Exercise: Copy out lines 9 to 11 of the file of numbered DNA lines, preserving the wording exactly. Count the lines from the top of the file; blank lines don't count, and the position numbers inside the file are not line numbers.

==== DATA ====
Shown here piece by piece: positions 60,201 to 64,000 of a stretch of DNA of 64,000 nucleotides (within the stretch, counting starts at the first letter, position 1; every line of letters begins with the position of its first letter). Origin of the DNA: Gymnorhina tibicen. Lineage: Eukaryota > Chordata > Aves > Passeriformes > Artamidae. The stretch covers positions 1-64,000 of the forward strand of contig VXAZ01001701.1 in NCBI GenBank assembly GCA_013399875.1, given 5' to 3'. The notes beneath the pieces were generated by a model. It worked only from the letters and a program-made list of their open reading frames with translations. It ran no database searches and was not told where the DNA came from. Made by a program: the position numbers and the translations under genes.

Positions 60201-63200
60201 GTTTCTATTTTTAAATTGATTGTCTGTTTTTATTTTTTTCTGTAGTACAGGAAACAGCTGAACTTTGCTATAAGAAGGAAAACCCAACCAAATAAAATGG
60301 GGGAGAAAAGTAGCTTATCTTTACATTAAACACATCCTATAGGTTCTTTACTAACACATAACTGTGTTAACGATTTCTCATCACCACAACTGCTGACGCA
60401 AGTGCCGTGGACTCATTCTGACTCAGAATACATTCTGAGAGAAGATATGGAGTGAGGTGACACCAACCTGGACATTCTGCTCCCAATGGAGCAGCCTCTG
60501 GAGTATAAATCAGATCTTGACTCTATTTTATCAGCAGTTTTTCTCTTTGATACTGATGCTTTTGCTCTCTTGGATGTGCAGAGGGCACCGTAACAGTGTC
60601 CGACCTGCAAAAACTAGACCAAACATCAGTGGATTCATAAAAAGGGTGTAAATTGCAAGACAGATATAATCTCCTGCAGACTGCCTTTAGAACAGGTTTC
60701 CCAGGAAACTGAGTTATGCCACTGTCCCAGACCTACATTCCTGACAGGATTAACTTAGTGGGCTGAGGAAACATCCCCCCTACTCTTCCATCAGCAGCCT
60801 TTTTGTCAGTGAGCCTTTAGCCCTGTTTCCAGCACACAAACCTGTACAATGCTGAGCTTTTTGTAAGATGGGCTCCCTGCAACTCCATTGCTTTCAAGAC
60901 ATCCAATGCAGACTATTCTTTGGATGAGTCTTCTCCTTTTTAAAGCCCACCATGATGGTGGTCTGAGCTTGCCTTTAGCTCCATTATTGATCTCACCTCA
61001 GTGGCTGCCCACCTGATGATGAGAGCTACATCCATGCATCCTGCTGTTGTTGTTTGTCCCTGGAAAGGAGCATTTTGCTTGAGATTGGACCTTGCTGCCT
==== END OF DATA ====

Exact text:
60801 TTTTGTCAGTGAGCCTTTAGCCCTGTTTCCAGCACACAAACCTGTACAATGCTGAGCTTTTTGTAAGATGGGCTCCCTGCAACTCCATTGCTTTCAAGAC
60901 ATCCAATGCAGACTATTCTTTGGATGAGTCTTCTCCTTTTTAAAGCCCACCATGATGGTGGTCTGAGCTTGCCTTTAGCTCCATTATTGATCTCACCTCA
61001 GTGGCTGCCCACCTGATGATGAGAGCTACATCCATGCATCCTGCTGTTGTTGTTTGTCCCTGGAAAGGAGCATTTTGCTTGAGATTGGACCTTGCTGCCT